Download IC Administration Day 2015

Rich Gallagher
Point of Contact Group
Teach you to be “nice”
Convince you to have “a
good attitude”
Discuss basic courtesy
skills your mother should
have taught you when
you were six years old
Teach you how to
communicate with
confidence and
leadership particularly in your
very worst customer
situations with
Faculty members
Or anyone else
How to banish criticism - by
"leaning into" it with gusto!
How to deliver bad news
How to keep arrogant, entitled
people from intimidating you
Trigger phrases to never say
Grounding angry outbursts with
the skill of a bomb squad
A new student just saw her dorm
room for the first time… and she
absolutely hates it. What do you
say first?
A) “I’m sorry”
B) “We did the best we could”
C) “Sounds like this didn’t work
at all for you! Please tell me more
about what you didn’t like.”
D) “Let me talk to my department
Reflective listening: Hand
their complaint back to them
Use “Wow” words
Steal all their good lines
Never defend yourself first
Paraphrase the other person
◦ “So you were hoping to avoid
getting an early morning class”
◦ “You wanted someone to fix the
A/C a lot sooner”
Lets them know you heard and
processed what they said
The more you use you own
words, the better
Don’t minimize the other person’s concerns –
be right there with them emotionally
◦ Bad: “So it sounds like you had a little problem”
◦ Good: “Wow, this sounded horrible! This must have
been really inconvenient.”
Not the same as admitting fault or giving in
to demands
People who feel heard calm down and stop
Worried about what a customer might say?
Get there first!
◦ “You are probably worried about how this situation
will affect your daughter’s education”
◦ “You obviously want to be made whole from this
◦ “You were hoping this would turn out differently”
Pre-emptive responses defuse anger and
Use the “look up, look down”
rule: you want the customer’s
head nodding up and down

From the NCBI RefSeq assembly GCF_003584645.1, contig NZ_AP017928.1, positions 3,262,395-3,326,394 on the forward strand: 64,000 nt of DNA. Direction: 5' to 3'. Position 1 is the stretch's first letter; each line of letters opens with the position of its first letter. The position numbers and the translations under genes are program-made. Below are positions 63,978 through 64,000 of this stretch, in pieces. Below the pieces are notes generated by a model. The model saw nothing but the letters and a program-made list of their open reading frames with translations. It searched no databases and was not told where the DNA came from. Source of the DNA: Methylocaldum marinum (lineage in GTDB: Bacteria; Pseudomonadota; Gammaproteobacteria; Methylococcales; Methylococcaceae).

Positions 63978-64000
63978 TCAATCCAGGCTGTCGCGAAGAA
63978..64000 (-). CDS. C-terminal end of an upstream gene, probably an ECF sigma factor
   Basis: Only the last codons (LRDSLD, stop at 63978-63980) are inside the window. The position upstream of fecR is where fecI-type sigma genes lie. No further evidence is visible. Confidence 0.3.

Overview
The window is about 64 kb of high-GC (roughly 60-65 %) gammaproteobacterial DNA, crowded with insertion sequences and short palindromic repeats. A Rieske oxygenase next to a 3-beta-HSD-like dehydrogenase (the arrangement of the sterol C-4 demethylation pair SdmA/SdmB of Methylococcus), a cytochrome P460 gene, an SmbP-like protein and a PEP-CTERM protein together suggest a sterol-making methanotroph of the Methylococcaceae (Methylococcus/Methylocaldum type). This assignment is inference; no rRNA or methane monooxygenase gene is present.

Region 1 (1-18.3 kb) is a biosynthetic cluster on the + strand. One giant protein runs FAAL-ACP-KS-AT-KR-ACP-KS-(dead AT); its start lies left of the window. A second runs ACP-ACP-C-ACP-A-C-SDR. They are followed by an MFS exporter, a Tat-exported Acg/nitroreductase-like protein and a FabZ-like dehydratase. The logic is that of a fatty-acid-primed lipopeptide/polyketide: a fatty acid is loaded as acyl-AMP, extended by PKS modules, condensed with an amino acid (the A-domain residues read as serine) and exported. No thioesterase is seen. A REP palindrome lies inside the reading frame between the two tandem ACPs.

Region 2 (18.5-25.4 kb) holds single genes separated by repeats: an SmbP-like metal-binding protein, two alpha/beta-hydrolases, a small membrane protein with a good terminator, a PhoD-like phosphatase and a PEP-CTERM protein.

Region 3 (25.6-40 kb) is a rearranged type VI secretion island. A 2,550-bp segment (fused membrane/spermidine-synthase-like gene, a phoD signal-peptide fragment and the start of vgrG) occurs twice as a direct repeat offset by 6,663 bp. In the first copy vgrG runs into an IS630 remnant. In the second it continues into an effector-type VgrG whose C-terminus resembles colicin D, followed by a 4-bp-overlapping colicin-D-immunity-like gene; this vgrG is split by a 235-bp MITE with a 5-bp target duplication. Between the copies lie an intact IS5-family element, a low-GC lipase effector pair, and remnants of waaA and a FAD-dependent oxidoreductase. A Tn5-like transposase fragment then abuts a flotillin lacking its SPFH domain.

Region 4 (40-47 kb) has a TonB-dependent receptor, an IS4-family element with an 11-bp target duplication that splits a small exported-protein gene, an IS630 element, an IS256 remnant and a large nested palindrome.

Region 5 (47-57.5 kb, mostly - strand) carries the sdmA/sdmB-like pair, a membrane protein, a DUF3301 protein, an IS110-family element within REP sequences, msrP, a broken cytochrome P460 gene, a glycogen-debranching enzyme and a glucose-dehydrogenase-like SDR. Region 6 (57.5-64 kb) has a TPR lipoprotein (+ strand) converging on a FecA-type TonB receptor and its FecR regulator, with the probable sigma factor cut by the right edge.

first before you explain or
defend yourself
It’s OK to give your side of the
story. Just don’t do it first!
A faculty member wants you
to do the impossible – and
drop everyone else’s work to
do it! How do you respond?
A) “I can’t possibly get this
done that soon”
B) “Sounds like you’ve got a
big deadline. Let’s look at
some options”
C) “Here is the best I can do”
D) “You should have told me
about this a lot sooner”
Delivering bad news
Observation: Observe the other person’s
feelings and reactions
◦ “I can see how upset you are”
Validation: Acknowledge the other person’s
feelings are valid. This always involves
describing other people
◦ “No one likes missing a deadline”
Identification: Identify with the other person’s
◦ “Situations like these would bother me too”
Using language to make things palatable or
open dialogue
◦ Costs: “expensive” versus “a typical fee”
◦ Schedule: “this will happen within 72 hours” versus
“you will have to wait three days”
◦ Policies: “30 day limit” versus “one month grace
Never “reframe” a customer’s feelings
Deliver bad news in three stages:
◦ A introduction that prepares the
listener to hear something important
◦ A summary that gives the customer
plenty of details
◦ An empathetic response to anything
the customer throws back at you.
The what? The Low Probability Face-Saving
OK to propose this as long as you explain
that it is low probability
◦ “We don’t usually do this, but let me check with my
manager first”
◦ “Before we completely give up on this situation,
there is one last thing we might try”
The father of one of your
students is always rude,
demanding, and picky –
and calls frequently! How
do you deal with him?
A) Set boundaries
B) Ignore his temper
C) Put him on hold a lot
D) Learn to speak his
Accept a customer's selfimportance
Use "fogging" to deflect
their criticism
Under-react to their threats
Giving orders
◦ "You'll have to …“; “You should have …”;
“Did you …”; “I need this form signed.”
Catch phrases
◦ “I understand”; “Calm down”; “Who knows”
Setup phrases
◦ “I hate to say this”; “Let me be honest”; “I don’t
know what to tell you”; “What can I say?”
Acknowledge: use the highest
“octane level” possible
Ask: Use good questions to
calm the other person down
Alternatives: Frame options in
terms of what you can do
Some situations go beyond
the bounds of good
communications skills
◦ Extreme anger, abuse, mental
illness, etc.
Have a safety plan
Train everyone and get
them on board